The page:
The Pros and (mostly) Cons of Carbon Offsetting

POW treeplanting event in Canterbury

POW NZ is a member of the New Zealand Climate Action Network, which in turn is a member of the International Climate Action Network (CAN). Recently CAN put out a statement rejecting the practise of offsetting as a way to tackle the climate crisis. It’s made us think about what we, as an organisation, encourage the government, businesses and individuals to do.  There are some positives to carbon offsetting, but many people, companies, and countries (New Zealand!) are using it as an opportunity to continue business as usual, to not actually reduce emissions, and to pass on the work to another country. 

Read on to learn about the pros and cons of carbon offsetting and what actions the outdoor industry can take instead of/in addition to offsetting. 

New Zealand’s Nationally Determined Contribution (NDC) is to reduce net greenhouse gas emissions by 50% by 2030. This sounds ambitious and like a great plan (which it is to some extent) but to get there about two thirds of emissions reductions, won’t come from actual emissions reductions but will come from purchasing overseas offsets. We don’t know how this will happen, or how much it will cost but we’re probably going to end up trying to pay other countries to plant trees for us. It’s a ‘plant and pollute’ model that allows business to continue as usual. This is really well explained in this article. 

Some offsets are better than others

A person, a company, or a country can reduce net emissions by buying carbon offsets. But study after study show that most offsets don’t permanently remove carbon dioxide from the atmosphere. (eg a tree stores carbon while it’s growing but when it dies it’s released again). Carbon offsets can be purchased from organisations that meet strict requirements for a fairly high price. OR they can be purchased from low-quality, poorly vetted offset programs very cheaply. Most people, and the media too don’t know the difference and a lot of companies will go for the cheaper, low quality option. 

If purchasing an offset you need to do your homework and watch this John Oliver video on the topic. Some offsets just don’t actually sequester as much carbon as they say they do, and many are not permanent. In California and Oregon tens of thousands of hectares of forest were sold as carbon offsets and then burned down in the 2021 wildfires. A quality offset must result in permanent reduction of greenhouse gases.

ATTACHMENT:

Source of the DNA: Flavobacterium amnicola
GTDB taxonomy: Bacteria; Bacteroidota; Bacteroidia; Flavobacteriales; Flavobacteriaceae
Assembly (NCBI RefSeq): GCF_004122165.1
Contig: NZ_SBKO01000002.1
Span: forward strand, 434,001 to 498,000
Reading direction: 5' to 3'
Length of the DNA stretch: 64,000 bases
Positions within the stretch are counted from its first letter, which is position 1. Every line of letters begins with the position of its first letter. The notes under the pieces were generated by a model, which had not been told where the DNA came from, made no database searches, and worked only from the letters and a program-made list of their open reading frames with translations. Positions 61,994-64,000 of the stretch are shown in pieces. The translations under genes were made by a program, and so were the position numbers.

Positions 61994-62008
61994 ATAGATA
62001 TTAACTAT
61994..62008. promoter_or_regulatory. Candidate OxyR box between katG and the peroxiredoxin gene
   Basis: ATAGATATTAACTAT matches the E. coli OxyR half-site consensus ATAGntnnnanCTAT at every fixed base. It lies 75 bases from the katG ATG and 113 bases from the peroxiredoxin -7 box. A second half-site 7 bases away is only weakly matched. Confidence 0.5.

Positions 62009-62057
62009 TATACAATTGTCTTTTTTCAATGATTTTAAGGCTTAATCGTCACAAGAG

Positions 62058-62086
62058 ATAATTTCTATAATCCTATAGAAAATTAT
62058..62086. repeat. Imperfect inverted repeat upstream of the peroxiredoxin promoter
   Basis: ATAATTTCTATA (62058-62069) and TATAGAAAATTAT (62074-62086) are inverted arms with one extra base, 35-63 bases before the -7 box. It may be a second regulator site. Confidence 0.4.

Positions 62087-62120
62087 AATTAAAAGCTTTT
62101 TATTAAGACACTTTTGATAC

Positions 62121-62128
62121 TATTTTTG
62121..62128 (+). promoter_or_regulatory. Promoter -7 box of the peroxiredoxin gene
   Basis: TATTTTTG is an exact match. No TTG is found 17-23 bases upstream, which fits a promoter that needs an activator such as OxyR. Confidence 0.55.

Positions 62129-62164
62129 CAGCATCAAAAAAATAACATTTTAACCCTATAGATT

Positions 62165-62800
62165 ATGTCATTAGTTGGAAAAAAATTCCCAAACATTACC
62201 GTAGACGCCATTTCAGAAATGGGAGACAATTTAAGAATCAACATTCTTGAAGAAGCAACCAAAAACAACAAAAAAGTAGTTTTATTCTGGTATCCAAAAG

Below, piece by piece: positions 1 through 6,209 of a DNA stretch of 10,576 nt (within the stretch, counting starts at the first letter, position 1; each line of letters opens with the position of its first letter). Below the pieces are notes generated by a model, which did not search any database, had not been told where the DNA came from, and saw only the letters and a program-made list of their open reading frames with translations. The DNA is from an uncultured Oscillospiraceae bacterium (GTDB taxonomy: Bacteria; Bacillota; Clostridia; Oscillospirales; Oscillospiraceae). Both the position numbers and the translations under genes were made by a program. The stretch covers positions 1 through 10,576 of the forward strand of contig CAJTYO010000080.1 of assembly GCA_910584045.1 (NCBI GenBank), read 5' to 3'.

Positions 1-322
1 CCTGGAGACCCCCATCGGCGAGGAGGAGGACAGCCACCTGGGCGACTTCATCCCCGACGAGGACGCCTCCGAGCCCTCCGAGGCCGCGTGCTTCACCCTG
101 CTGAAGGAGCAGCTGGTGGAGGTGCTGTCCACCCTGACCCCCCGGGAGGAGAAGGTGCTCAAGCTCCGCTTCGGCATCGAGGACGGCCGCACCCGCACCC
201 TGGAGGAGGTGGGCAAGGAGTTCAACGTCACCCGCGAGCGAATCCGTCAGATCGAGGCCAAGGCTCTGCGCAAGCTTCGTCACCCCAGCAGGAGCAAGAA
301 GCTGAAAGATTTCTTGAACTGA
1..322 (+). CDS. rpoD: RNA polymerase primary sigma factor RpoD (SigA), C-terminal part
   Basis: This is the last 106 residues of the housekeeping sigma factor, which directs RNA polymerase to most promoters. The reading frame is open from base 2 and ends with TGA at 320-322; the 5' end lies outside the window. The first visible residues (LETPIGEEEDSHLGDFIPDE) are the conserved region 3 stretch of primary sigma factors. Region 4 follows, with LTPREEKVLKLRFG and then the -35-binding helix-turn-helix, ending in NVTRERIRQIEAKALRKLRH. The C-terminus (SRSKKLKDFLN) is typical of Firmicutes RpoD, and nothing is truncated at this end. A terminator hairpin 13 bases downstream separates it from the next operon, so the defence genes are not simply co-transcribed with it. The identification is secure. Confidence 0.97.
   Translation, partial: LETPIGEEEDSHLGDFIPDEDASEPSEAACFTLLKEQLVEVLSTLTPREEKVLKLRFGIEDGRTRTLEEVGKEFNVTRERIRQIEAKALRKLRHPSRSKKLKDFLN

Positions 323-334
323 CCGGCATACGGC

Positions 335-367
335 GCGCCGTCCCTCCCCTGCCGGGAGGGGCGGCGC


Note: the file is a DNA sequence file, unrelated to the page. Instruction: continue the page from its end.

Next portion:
There’s also a concern about additionality. Offset investments need to make something happen that wouldn’t have happened anyway (eg a wind farm was built that wouldn’t have been built without carbon offset investment). Some bad forestry examples are areas of trees that are already protected and there are no plans to cut the trees down, but they’ll take your money and say they are preventing trees being cut down. Read more about this in Outside Magazine’s piece here. 

There’s simply not enough land available on the planet for all the carbon offsets that have been claimed. Participants at last year’s POW summer camp learned through the climate interactive simulator that more land than twice the size of India would need to be planted to reduce global temperature rise by 0.1c. 

Carbon offsetting basics – from MeetGreen

Many offset projects are valuable in many ways. They are protecting huge portions of the Amazon, and deploying solar power at scale in rural africa but in 2020 fewer than five percent of offsets removed CO2 from the atmosphere – which is what we need to be doing.  

Planting trees has a lot of co-benefits. There’s increases in biodiversity, more homes for birds and other wildlife. Trees create shade, block wind, and increase resilience to extreme weather events like floods. Planting trees creates jobs, which in some countries can in turn save lives and communities.  Please plant as many trees as you can, and carefully consider carbon offset projects. We can and should be planting lots of trees but this is not the solution to climate change.  We need to be actually reducing emissions too.  

The biggest problem with carbon offsetting is that it doesn’t achieve any systemic change. A coal-fired power plant can be carbon neutral if they plant enough trees in Malaysia (!?!?). The blame is shifted away from the companies creating the pollution (fossil fuel industry) who keep digging up and selling coal, the power plant keeps burning it, and nothing changes. A focus on offsetting means that there’s not enough focus on social movements, public policy, citizenship or voice from the corporate sector. This is what achieves systemic change, and what  Aspen Snowmass is working hard on. 

What is more effective is spending that time and money on climate advocacy, e.g. asking for carbon taxes, higher density and healthier housing, and more public transport. OR by making actual reductions to a company’s emissions e.g. making supply chain changes, investing in EV’s and solar systems, improving building efficiency etc. But that’s harder than simply paying some money to an offset company. It requires being brave, speaking up, and challenging the status quo and doing some hard work. The outdoor industry is powerful and if our voices come together to ask for policy change we can have a much bigger impact. Connect with POW NZ and join the outdoor community to raise our voices and ask for systemic change.